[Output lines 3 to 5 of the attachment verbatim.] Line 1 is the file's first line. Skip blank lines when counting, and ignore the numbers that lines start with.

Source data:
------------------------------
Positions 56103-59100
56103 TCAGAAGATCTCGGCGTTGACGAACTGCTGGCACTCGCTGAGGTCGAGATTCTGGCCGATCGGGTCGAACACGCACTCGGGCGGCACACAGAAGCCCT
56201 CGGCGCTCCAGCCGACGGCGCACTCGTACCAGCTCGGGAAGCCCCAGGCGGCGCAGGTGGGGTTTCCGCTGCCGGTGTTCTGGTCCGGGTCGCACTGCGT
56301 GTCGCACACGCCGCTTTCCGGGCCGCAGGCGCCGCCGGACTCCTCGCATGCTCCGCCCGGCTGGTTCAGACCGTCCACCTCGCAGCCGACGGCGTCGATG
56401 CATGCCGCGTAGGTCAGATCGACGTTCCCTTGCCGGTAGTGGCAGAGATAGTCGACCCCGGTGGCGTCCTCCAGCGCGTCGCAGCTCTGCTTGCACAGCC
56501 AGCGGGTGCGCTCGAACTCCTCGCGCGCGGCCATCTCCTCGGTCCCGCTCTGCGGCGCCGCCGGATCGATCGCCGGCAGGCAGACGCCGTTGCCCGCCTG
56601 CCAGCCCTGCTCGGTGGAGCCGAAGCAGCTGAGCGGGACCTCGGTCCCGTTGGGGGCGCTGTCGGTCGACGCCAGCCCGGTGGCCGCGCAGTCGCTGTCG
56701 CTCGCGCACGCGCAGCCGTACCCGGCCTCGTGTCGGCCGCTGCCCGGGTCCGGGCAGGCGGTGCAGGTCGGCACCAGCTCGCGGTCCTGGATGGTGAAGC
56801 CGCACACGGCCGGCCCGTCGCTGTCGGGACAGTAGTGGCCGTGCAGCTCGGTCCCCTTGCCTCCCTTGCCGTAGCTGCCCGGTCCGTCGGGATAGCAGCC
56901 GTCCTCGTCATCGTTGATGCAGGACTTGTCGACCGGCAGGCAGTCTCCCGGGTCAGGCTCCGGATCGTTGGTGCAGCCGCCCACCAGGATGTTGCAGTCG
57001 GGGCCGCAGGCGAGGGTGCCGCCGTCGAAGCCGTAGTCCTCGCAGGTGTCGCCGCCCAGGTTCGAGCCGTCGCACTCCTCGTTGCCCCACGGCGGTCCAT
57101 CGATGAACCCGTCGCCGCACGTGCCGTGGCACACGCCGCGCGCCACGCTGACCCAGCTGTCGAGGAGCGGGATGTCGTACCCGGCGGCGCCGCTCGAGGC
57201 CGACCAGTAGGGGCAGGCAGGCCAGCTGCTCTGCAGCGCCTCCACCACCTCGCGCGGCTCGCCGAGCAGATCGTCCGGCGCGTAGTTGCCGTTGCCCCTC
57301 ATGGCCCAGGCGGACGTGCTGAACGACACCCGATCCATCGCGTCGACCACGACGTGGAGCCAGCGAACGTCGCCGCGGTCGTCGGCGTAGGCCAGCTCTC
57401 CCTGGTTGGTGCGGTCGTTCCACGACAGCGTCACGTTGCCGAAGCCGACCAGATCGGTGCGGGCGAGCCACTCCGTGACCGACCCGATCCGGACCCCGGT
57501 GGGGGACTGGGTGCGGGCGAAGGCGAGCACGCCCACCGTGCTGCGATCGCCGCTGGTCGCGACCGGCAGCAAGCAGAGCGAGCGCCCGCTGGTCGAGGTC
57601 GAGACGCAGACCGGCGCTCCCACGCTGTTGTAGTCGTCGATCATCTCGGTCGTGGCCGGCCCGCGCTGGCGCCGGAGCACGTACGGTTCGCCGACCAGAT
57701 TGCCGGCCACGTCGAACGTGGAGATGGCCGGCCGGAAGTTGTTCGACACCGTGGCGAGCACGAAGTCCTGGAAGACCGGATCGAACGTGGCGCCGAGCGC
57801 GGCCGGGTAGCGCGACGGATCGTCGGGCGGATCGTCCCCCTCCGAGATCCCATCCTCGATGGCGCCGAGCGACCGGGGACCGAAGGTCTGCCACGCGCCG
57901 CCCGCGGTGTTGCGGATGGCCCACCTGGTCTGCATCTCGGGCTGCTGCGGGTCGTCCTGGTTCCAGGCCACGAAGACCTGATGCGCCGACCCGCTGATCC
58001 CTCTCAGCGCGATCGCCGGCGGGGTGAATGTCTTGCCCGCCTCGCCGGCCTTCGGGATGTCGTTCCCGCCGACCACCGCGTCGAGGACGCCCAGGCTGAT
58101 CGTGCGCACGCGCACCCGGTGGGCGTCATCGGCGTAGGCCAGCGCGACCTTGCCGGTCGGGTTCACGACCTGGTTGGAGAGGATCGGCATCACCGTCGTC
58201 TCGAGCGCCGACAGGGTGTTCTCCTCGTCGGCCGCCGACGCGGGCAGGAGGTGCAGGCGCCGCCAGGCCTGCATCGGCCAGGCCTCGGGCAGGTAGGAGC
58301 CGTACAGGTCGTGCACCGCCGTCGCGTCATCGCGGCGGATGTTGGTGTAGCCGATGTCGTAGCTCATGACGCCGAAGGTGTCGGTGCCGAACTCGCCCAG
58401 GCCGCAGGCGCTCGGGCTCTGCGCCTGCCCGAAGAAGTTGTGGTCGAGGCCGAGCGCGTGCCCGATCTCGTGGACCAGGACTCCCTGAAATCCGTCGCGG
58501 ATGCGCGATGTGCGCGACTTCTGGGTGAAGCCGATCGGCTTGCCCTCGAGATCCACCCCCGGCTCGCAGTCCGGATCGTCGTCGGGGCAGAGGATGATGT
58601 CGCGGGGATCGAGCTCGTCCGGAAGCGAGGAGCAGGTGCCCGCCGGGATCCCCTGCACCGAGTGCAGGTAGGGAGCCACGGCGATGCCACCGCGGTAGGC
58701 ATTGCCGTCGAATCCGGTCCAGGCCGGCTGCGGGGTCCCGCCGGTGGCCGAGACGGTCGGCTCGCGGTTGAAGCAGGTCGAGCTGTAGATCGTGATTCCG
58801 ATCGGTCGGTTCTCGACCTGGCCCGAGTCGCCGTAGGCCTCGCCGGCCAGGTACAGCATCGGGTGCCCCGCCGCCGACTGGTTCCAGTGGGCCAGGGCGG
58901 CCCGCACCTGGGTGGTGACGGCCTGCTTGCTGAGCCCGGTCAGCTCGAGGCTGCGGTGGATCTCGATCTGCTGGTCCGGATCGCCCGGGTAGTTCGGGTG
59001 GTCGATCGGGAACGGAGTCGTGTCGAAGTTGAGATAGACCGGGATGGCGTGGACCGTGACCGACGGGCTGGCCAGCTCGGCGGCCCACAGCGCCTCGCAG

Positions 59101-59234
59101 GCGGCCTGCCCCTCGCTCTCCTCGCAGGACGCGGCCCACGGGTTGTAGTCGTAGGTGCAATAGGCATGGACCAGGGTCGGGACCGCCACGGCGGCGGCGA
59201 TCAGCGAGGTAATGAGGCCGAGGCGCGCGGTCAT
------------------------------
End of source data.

56201 CGGCGCTCCAGCCGACGGCGCACTCGTACCAGCTCGGGAAGCCCCAGGCGGCGCAGGTGGGGTTTCCGCTGCCGGTGTTCTGGTCCGGGTCGCACTGCGT
56301 GTCGCACACGCCGCTTTCCGGGCCGCAGGCGCCGCCGGACTCCTCGCATGCTCCGCCCGGCTGGTTCAGACCGTCCACCTCGCAGCCGACGGCGTCGATG
56401 CATGCCGCGTAGGTCAGATCGACGTTCCCTTGCCGGTAGTGGCAGAGATAGTCGACCCCGGTGGCGTCCTCCAGCGCGTCGCAGCTCTGCTTGCACAGCC